Sepulveda-Rodriguez v. Metropolitan Life Insurance Co., No. 18-1760 (8th Cir. 2019)

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Justia Opinion Summary

MetLife and Ford appealed the district court's award of benefits, costs and attorney fees in an Employee Retirement Income Security Act (ERISA) action. In this case, while MetLife paid plaintiff her husband's basic life insurance benefit, it denied payment of an optional life insurance (OLI) benefit.

The Eighth Circuit affirmed in part and reversed in part, holding that the district court erred in finding that there was no substantial evidence supporting MetLife's denial of OLI benefits, because substantial evidence supported MetLife's assertion that the husband answered an online questionnaire averring that he had not been treated for high blood pressure, when in fact he had. The court also held that there was substantial evidence in the record to support MetLife's reliance upon the plan administrator's representations that the husband would not have been automatically enrolled in the OLI program if he had truthfully answered the high blood pressure question in the screening questionnaire; the OLI benefits could not have been awarded on an equitable estoppel theory; the district court did not abuse its discretion by denying statutory penalties for the delay in providing documents; and attorney fees and costs must be reversed and remanded.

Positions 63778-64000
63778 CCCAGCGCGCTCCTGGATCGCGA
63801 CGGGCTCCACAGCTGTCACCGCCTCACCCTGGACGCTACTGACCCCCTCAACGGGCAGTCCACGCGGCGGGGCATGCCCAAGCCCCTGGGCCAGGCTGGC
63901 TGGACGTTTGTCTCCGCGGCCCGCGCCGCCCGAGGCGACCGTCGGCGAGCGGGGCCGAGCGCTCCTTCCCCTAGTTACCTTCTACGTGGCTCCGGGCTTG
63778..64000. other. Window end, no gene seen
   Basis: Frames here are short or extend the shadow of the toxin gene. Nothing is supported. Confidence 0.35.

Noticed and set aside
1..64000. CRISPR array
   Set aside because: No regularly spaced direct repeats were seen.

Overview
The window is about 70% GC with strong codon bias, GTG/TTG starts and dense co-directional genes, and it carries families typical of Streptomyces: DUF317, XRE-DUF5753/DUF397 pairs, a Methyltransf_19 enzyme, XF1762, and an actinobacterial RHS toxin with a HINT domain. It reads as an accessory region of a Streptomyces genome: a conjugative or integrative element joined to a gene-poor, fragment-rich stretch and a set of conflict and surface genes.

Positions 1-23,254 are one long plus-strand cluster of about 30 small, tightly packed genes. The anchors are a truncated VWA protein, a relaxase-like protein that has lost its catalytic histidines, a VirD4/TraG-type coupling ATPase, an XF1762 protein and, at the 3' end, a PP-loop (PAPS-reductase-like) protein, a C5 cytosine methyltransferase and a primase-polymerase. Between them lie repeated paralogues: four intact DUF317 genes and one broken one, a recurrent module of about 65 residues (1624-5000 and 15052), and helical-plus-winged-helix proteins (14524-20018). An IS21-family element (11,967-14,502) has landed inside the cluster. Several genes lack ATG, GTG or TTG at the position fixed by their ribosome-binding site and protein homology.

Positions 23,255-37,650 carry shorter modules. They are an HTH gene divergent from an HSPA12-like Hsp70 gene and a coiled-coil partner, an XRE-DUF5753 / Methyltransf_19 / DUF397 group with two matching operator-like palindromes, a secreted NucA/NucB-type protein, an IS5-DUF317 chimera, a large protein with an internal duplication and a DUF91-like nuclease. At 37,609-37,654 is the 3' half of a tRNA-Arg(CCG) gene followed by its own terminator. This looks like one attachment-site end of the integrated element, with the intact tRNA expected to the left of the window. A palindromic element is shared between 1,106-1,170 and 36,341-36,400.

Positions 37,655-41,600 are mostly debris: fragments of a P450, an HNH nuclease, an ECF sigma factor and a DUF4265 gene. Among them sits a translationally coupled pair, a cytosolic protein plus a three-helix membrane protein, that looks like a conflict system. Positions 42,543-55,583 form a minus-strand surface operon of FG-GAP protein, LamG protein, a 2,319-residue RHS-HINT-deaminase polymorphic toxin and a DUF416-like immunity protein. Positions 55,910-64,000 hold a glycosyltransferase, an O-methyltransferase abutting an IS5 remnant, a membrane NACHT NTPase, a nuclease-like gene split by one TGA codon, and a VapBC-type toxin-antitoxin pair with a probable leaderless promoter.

Court Description: Beam, Author, with Colloton and Shepherd, Circuit Judges] Civil Case - ERISA. Ford Motor Company, as employer, and Metropolitan Life Insurance Company, as issuer and claims administrator, appeal grant of optional life insurance benefits (OLI), costs, and attorneys fees. Employee was enrolled in OLI benefit program after falsely completing online questionnaire that he had not been diagnosed or treated for high blood pressure. After employee died of hypertensive and heart disease, the OLI benefits were denied. The district court awarded benefits finding denial of benefits was an abuse of discretion because documents were inadequate to show employee misrepresented prior medical history, and awarded statutory penalties, and attorneys fees. District court erred in finding there was not substantial evidence to support denial of benefits, as there was ample evidence to support that had employee been not been truthful and would not have been automatically enrolled had he been truthful. Not entitled to equitable estoppel remedy. Statutory penalties for delay in providing documents is upheld; attorneys fee and costs are reversed.